NICOSIA (Reuters) - Cyprus plans to limit presidential immunity from prosecution and increase government transparency, its president said on Monday, a move to win over a public jaded by graft and economic mismanagement that saddled it with brutal bailout terms.
Cypriots have been left in shock by a series of events which tipped the euro zone’s third smallest economy into a chaotic bailout last month, with bank savings raided and the island’s second-largest bank forced to shut down.
In power for little over two months, President Nicos Anastasiades unveiled significant changes he said would boost public confidence and modernise the function of the state on the eastern Mediterranean island.
They included changes to the constitution to broaden the offences under which a president could be prosecuted, limiting an incumbent’s term in office to two consecutive terms, lifting immunity on lawmakers and forcing those who hold important state or political positions to submit income statements.
“The public justifiably criticises politicians that they aren’t honest with people and forget their promises as soon as they are elected. Today I want to contradict that rule,” Anastasiades said in a public address.
Anastasiades has encouraged Supreme Court judges to give his own affairs special attention in an investigation now under way into almost a decade of financial profligacy and malfeasance that finally laid Cyprus low last month.
Public resentment of perceived high-level corruption and privilege rose further when bank transactions were leaked showing that a firm owned by relatives of Anastasiades was among hundreds that shifted millions out of one bank before the island’s financial system was locked down on March 16.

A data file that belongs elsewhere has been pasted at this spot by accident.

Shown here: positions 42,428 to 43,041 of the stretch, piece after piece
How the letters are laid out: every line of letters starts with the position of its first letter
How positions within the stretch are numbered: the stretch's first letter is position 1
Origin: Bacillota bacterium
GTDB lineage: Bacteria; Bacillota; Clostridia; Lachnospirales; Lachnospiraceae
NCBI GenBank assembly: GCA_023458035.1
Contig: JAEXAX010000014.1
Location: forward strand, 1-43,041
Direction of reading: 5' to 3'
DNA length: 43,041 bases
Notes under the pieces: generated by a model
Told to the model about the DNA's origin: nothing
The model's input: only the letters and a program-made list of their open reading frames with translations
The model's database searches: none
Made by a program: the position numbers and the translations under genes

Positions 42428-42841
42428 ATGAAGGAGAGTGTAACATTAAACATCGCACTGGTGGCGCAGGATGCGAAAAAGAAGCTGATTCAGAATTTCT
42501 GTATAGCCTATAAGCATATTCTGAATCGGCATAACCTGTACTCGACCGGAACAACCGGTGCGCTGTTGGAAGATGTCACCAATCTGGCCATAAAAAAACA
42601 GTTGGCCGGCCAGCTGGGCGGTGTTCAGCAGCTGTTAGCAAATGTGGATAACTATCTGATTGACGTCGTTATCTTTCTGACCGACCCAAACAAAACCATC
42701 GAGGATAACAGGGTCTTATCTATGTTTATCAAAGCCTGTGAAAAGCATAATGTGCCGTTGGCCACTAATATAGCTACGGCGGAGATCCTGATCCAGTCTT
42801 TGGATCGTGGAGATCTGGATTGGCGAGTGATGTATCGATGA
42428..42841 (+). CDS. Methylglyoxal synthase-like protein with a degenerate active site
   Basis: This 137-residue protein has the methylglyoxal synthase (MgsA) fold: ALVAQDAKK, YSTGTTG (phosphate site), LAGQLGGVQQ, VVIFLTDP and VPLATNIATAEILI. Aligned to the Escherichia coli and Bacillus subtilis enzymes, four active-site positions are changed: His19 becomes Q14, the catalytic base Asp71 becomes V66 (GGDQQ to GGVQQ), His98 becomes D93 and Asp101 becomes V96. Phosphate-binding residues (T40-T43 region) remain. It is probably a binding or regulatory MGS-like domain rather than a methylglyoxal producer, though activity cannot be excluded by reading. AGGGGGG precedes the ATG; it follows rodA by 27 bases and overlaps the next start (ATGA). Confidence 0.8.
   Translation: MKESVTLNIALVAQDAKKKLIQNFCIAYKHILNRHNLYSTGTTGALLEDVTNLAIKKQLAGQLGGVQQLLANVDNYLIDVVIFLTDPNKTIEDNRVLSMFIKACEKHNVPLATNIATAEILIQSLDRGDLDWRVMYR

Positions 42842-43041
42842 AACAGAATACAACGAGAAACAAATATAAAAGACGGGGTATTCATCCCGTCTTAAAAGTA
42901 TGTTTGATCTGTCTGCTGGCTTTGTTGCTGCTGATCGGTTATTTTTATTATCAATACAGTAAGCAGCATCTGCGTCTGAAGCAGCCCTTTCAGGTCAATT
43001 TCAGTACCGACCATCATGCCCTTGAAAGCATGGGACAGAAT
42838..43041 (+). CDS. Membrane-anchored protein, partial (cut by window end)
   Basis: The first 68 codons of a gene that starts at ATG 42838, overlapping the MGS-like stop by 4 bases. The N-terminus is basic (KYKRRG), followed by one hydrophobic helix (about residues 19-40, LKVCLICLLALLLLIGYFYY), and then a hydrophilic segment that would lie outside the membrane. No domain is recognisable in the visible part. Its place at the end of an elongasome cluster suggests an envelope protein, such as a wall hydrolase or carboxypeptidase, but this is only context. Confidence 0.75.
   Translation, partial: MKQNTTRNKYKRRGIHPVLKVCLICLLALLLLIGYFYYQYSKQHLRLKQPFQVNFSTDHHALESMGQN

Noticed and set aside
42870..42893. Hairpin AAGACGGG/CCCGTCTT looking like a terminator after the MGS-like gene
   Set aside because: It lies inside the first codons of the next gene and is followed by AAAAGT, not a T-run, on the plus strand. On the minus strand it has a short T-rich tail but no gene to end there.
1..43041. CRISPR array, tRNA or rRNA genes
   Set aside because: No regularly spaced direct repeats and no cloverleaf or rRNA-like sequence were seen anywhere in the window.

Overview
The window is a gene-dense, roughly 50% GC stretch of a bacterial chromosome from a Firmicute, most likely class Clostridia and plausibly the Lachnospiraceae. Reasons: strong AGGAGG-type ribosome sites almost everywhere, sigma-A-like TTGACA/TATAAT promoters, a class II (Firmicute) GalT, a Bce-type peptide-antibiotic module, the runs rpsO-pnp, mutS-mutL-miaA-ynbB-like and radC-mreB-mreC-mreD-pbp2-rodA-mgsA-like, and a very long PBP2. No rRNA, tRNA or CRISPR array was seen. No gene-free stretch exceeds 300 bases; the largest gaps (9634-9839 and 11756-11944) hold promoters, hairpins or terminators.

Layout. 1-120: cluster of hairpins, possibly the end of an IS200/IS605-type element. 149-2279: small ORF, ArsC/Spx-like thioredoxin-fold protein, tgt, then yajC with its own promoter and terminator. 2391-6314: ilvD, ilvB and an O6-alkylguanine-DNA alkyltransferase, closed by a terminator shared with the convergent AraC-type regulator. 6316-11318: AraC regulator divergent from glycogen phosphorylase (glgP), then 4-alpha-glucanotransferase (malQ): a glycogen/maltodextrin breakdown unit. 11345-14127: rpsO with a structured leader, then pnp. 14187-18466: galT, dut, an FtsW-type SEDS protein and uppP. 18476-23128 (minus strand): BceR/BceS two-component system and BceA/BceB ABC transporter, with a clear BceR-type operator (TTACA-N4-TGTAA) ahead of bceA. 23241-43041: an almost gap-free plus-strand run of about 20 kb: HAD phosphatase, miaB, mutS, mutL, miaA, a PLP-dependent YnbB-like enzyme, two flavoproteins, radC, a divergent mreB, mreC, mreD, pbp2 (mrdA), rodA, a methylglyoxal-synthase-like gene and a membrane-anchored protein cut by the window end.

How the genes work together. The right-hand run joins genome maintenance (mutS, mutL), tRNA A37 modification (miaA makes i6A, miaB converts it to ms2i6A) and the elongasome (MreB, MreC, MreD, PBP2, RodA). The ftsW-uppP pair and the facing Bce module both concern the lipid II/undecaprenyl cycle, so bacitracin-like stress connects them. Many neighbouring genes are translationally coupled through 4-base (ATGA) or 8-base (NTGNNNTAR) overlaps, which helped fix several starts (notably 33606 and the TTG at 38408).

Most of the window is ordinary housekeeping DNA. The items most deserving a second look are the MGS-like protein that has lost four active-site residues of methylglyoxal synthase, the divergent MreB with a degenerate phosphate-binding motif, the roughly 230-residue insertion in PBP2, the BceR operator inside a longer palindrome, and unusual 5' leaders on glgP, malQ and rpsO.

Anastasiades has not commented on that case but his in-laws denied any wrongdoing in what they called normal business transactions.
A report by anti-graft watchdog Transparency International last week said 91 percent of Cypriot respondents believed graft was a big problem in the country. Some 79 percent believed it would get worse because of the financial crisis.
Anastasiades’s centre-right government, which won elections in February, commissioned a judicial inquiry to look into causes of the crisis, which was triggered in part by massive holdings of Greek sovereign debt by Cypriot banks.
Anastasiades said any recommendations by judicial commissions would be binding.
At present, Cyprus’s constitution offers presidents immunity from prosecution. That protection is only removed for high treason or moral turpitude.
Attempts to strip the immunity of former president Demetris Christofias were blocked by the Supreme Court last year.
Families of 13 victims of a massive munitions explosion which destroyed Cyprus’s largest power station in mid-2012 sought to have Christofias’s immunity lifted, holding him morally responsible for the disaster.
A state-appointed board of inquiry had reached the same conclusions on Christofias’s role.
Reporting by Michele Kambas; Editing by Mark Heinrich